Corporate Citizenship Perspectives

How to embed sustainability into the business enterprise

Posted by Susan Heany on May 15, 2012 11:19:35 AM

For consumer products companies like Avon, there is often a quick assumption that sustainability will focus on the products themselves – products that are green, organic, natural or similar designations. But at Avon, and many peer companies, the sustainability imperative is embedded organically (no pun!) into the business enterprise, with a commitment to identify and leverage sustainable opportunities in the processes required to develop, create and deliver products to the consumer.

Historically these processes have been invisible to the stakeholder, but with the increased demand for transparency and disclosure, companies have a greater opportunity to showcase meaningful commitments – a silver lining in the sometimes cloudy sky of reporting, rankings and ratings. And, along the way, the thousands of employees who bring the sustainability commitment to life, from environmental engineers to marketers, are elevated to playing a role in a larger mission, not just “doing their jobs.”

In developing policies and processes for sustainability, Avon has a unique asset: one of the original principles upon which Avon was founded in 1886 is a commitment to "meet fully the obligations of corporate citizenship by contributing to the well-being of society and the environment in which it functions." Today, 126 years later, many of our 40,000 worldwide associates are passionately committed to ensuring this commitment is met

In the commitment to being internally authentic, companies face many possible environmental areas to tackle. When the lens of materiality is applied – is it meaningful to the company, the stakeholders, and the planet, and can the company have an impact – certain opportunities rise to the top.

For Avon, as a direct seller, paper usage is among our largest environmental impacts and we are in a position to influence supply and demand. Therefore, a core mission is to help end deforestation, and the Avon Paper Promise outlines specific metrics and goals for paper reduction and sourcing. Similarly, the global Hello Green Tomorrow program focuses on mobilization, education and fundraising to help restore critically endangered rain forests, with more than $3.5 million raised in its first two years.

While we don’t have traditional stores, Avon has more than 1 million square feet of real estate. Our Avon Green Building Promise commits us to LEED certification (or local equivalent) for all new or major retrofits. We have achieved Gold or higher certification in two facilities in the United States, including our New York City headquarters, and significant facilities in Brazil, China, Colombia and the United Kingdom. The Avon Colombia “Eco Branch” is the first building in the nation to achieve LEED Gold, which helps advance sustainable construction in that country.

In another case of leading by example, the Avon Palm Oil Promise lays out guidelines to help drive sustainable palm oil, which is a leading cause of deforestation in Indonesia. While more than 80 percent of palm oil is for foods, and Avon is a very minor player, we can lend our name and be a leader within our industry for this issue even if our physical influence is minimal.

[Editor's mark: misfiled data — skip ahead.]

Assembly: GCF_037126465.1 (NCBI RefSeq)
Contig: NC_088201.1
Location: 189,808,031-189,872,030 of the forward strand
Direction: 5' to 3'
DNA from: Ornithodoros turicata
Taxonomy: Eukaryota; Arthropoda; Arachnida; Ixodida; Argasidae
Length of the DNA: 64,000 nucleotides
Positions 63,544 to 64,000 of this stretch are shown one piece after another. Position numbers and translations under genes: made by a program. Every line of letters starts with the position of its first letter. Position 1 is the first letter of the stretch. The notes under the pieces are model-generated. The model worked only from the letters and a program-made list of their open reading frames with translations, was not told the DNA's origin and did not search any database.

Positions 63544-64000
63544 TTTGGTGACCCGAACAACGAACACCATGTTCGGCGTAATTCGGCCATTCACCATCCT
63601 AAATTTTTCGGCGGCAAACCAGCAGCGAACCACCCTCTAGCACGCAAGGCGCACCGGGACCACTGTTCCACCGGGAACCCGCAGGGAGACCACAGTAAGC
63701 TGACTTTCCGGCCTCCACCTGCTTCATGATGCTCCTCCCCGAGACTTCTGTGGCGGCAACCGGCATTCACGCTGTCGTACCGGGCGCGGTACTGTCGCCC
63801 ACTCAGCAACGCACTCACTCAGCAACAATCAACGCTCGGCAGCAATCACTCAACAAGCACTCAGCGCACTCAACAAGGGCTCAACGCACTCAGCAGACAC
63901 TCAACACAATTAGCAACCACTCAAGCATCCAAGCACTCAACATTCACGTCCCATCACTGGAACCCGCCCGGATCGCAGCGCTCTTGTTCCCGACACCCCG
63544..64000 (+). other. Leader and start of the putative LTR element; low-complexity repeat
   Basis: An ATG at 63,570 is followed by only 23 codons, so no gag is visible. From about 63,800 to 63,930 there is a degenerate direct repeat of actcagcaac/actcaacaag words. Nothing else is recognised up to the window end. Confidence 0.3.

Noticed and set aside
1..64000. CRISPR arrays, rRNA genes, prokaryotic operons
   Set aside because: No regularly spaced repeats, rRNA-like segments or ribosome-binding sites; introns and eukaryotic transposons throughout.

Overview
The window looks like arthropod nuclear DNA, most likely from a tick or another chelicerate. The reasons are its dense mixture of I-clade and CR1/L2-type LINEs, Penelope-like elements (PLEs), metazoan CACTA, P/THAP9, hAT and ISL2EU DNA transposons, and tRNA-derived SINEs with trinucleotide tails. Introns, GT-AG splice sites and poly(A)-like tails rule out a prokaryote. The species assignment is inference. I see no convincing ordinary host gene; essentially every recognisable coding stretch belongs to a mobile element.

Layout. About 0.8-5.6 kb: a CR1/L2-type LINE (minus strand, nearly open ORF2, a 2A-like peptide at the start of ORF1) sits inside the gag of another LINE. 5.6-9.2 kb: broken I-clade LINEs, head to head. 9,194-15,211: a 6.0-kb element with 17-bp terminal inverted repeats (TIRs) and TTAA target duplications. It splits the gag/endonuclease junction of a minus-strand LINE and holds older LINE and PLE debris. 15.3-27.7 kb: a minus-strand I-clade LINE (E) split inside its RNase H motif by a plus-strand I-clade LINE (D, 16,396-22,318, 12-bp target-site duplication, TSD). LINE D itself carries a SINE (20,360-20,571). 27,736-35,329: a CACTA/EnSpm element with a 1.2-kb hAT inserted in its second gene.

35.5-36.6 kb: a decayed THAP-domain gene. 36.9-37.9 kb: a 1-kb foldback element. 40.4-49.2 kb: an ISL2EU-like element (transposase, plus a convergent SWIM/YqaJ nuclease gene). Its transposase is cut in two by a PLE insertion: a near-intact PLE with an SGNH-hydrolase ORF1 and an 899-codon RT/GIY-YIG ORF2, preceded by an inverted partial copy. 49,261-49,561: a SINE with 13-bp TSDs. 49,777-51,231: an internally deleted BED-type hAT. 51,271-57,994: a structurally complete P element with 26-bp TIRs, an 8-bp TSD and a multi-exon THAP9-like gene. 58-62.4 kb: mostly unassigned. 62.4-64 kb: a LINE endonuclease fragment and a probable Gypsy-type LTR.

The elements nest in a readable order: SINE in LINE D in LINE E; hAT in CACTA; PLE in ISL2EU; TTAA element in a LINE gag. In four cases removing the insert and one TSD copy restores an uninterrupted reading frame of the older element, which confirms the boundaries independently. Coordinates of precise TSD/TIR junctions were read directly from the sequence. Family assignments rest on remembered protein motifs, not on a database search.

This is not to say we do not assess sustainability in our products. There is a "Green Team" at Avon R&D, where new concepts, ingredients and products are developed, and the company works closely with raw material suppliers to stay abreast of the latest trends and improvements in product sourcing and ingredients.

For packaging, the Avon team seeks to limit the amount and type of materials. As an example, there is a savings of raw materials through "light weighting" plastics. Also, because Avon is a direct seller, we are already minimal in much of our packaging since we do not have to display on retail shelves.

For now, our core commitment is to ensure we are sustainable in the way we run our daily operations around the world. In addition to the policies on paper, buildings, and palm oil, we have goals and commitments for the “nuts and bolts” of our business. In 2011 Avon manufacturing and distribution facilities had a nearly 80 percent recycling rate, and our manufacturing achieved a 27 percent absolute reduction in water consumption, 11 percent absolute reduction in energy and 23 percent absolute greenhouse gas emissions reduction (from 2005 Avon baseline).

I once read an anecdote that reflects what it is to work on sustainability within a “traditional” business framework. Three stonemasons toiled away on a cathedral in medieval France. The first, unhappy at his job, complained that he had to cut endless blocks of stone every day. The second, satisfied with his job, noted that his work allowed him to provide for his family. The third, delighted with his job, believed his work was a privilege because he was a small part of a grand project that would benefit generations to come. If we do our jobs right, we can be, too.

Topics: Business Perspectives, Environment, Sustainability, Executive Interviews

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